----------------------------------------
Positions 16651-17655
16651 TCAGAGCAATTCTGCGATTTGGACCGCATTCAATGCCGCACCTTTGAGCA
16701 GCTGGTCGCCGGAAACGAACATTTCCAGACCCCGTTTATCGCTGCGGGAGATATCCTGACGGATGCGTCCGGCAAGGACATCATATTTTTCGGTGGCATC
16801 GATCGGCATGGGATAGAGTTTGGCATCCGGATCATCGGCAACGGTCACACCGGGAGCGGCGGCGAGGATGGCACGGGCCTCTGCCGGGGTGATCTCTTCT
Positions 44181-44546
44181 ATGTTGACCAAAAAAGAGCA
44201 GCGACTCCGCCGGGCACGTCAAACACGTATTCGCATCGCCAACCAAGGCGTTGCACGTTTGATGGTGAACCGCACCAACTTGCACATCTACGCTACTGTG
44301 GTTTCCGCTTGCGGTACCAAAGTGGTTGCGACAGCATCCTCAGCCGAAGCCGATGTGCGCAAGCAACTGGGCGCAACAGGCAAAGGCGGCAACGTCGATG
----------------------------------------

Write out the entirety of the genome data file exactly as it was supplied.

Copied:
Positions 16651-17655
16651 TCAGAGCAATTCTGCGATTTGGACCGCATTCAATGCCGCACCTTTGAGCA
16701 GCTGGTCGCCGGAAACGAACATTTCCAGACCCCGTTTATCGCTGCGGGAGATATCCTGACGGATGCGTCCGGCAAGGACATCATATTTTTCGGTGGCATC
16801 GATCGGCATGGGATAGAGTTTGGCATCCGGATCATCGGCAACGGTCACACCGGGAGCGGCGGCGAGGATGGCACGGGCCTCTGCCGGGGTGATCTCTTCT
Positions 44181-44546
44181 ATGTTGACCAAAAAAGAGCA
44201 GCGACTCCGCCGGGCACGTCAAACACGTATTCGCATCGCCAACCAAGGCGTTGCACGTTTGATGGTGAACCGCACCAACTTGCACATCTACGCTACTGTG
44301 GTTTCCGCTTGCGGTACCAAAGTGGTTGCGACAGCATCCTCAGCCGAAGCCGATGTGCGCAAGCAACTGGGCGCAACAGGCAAAGGCGGCAACGTCGATG